After nearly two decades of neglect, privacy protections are now considered one of the outcomes of SDL. Over the past few years, company after company has come under legal and legislative review for not doing enough to protect their customers' or users' privacy. Make sure your SDL program includes privacy considerations and review as part of the process.

Any program should have secure defaults. That was a big lesson learned by Microsoft over the past half decade. Defaults are what most users take, so implementing safe choices provides a tremendous amount of value. When a security decision is presented to the end-user, it should default to the safest choice or fail safe.

Coders should always work hard to make sure their applications consider all input as untrusted and work to prevent unsafe malformations. A common SDL tactic is to use file fuzzers, programs designed to find bugs that would allow malformed data with unexpected parameters (such as random or deliberate data variations) to maliciously manipulate an app. Almost every serious bug finder today lives and dies on the strength of their fuzzer program. There are many free fuzzer programs on the market, although commercial ones tend to be better, especially at determining what is simply a bug and what is an exploitable bug.

Test your mettle
Secure coding reviews should be conducted by one team member on other team member's code on a periodic basis. Coding teams might be given prizes and other bonus incentives for finding code bugs in another team's code. Granting a free vacation day, free house cleaning, or a free golf outing with the boss for demonstrated secure coding or finding the most bugs is a terrific way to motivate teams. Most companies find better compliance using more honey and less stick.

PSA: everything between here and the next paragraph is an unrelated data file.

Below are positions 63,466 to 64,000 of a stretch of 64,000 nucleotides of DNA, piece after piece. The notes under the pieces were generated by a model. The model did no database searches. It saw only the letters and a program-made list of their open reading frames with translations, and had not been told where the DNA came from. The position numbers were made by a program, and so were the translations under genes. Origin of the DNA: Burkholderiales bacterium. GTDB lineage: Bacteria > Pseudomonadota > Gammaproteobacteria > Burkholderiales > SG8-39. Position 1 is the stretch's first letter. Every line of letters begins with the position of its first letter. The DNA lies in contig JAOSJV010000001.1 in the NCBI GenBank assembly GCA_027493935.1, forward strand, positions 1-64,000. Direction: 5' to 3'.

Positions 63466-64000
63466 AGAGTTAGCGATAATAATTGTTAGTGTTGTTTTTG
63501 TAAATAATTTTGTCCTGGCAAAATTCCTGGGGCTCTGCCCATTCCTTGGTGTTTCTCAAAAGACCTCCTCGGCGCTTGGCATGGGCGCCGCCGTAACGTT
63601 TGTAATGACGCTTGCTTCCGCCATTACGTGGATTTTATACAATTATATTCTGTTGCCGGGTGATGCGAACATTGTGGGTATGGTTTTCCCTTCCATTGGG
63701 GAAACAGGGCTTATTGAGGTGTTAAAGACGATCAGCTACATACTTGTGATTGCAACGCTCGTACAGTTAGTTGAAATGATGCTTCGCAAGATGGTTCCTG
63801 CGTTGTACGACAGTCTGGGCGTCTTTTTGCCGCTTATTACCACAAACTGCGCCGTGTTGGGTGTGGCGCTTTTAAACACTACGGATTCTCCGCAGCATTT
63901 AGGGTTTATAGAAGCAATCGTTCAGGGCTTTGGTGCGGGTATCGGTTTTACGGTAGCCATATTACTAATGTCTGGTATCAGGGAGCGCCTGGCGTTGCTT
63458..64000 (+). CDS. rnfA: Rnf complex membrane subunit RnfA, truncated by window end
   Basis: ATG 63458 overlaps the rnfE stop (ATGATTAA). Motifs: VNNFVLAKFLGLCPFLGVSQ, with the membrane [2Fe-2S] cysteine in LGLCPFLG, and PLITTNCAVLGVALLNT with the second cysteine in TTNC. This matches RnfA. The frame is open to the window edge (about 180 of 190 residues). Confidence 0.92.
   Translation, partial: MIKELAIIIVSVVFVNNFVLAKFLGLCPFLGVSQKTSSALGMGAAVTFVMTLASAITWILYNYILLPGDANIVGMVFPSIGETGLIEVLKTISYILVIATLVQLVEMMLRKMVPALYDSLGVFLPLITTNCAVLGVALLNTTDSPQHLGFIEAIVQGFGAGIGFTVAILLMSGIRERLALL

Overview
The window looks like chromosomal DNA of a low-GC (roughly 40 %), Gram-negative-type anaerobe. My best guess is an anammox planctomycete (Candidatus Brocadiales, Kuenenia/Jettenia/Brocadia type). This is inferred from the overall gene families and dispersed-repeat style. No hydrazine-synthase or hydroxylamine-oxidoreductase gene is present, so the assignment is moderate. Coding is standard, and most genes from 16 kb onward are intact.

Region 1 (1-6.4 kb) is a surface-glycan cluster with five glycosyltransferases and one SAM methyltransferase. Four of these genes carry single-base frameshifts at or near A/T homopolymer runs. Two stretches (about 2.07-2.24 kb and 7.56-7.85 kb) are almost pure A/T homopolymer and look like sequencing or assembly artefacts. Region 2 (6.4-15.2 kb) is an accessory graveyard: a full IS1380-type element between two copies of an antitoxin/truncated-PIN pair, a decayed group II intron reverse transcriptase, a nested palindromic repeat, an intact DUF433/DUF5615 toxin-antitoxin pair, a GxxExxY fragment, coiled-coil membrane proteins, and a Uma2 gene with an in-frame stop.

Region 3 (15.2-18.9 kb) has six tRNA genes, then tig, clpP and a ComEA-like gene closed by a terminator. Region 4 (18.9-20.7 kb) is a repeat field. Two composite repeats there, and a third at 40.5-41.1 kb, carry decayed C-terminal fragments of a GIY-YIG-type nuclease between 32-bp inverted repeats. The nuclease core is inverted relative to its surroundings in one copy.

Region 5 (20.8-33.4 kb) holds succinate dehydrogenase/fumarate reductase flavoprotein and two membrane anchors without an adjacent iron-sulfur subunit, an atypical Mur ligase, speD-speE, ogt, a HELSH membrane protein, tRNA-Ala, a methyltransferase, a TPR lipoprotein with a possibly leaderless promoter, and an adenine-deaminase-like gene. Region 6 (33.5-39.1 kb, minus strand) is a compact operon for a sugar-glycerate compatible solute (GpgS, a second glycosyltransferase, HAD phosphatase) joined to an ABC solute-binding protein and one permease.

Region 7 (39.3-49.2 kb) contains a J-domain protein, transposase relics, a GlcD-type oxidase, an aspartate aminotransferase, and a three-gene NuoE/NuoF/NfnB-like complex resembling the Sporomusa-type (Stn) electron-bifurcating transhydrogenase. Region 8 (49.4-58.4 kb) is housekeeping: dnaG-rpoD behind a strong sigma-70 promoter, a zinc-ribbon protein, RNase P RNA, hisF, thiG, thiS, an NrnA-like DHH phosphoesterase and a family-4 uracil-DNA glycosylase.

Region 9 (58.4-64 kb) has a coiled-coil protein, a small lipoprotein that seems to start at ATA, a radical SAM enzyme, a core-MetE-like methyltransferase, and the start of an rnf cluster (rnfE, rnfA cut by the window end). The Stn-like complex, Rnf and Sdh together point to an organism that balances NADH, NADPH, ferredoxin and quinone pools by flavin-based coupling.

Consider using internal or external code review or hacking teams before implementing software into production environments. Download and use free or commercial tools that are designed to find coding bugs. Make their use a normal part of the development process.

When -- not if -- a security bug is found in your production software, make sure there's a program in place to quickly address the vulnerability. Don't wait for the bug to be found before you create the response process. Make sure all found bugs can be traced to their source -- who coded it, who reviewed it, what SDL tools were used, and how the bug got by. Make sure the bug or ones like it don't exist in other software; if they do, proactively fix those programs and code segments as well. Find out how the weakness slipped through and implement controls, tools, and mitigations to prevent similar bugs from happening again. Better security is a process and a designation.

Lastly, make sure the code you buy from others is SDL-reviewed. Ask vendors and third parties to share with you the SDL programs they use in their software development processes. It's likely that many of these companies won't have official programs, but your prodding will help them see the need. Some companies, with sufficient influence and buying power, even negotiate the right to SDL review the vendor's code before buying.

Even if every vendor and scripter created perfect software and scripts with zero bugs, it wouldn't stop malicious hackers from doing bad things on a large scale. Today's cornucopia of social-engineering malware, where the end-user is tricked into run a malicious program, will still be around. But making more secure software is a way to make it harder on the bad guys.

This story, "Keep costly software bugs at bay with SDL," was originally published at InfoWorld.com. Keep up on the latest developments in network security and read more of Roger Grimes' Security Adviser blog at InfoWorld.com. For the latest business technology news, follow InfoWorld.com on Twitter.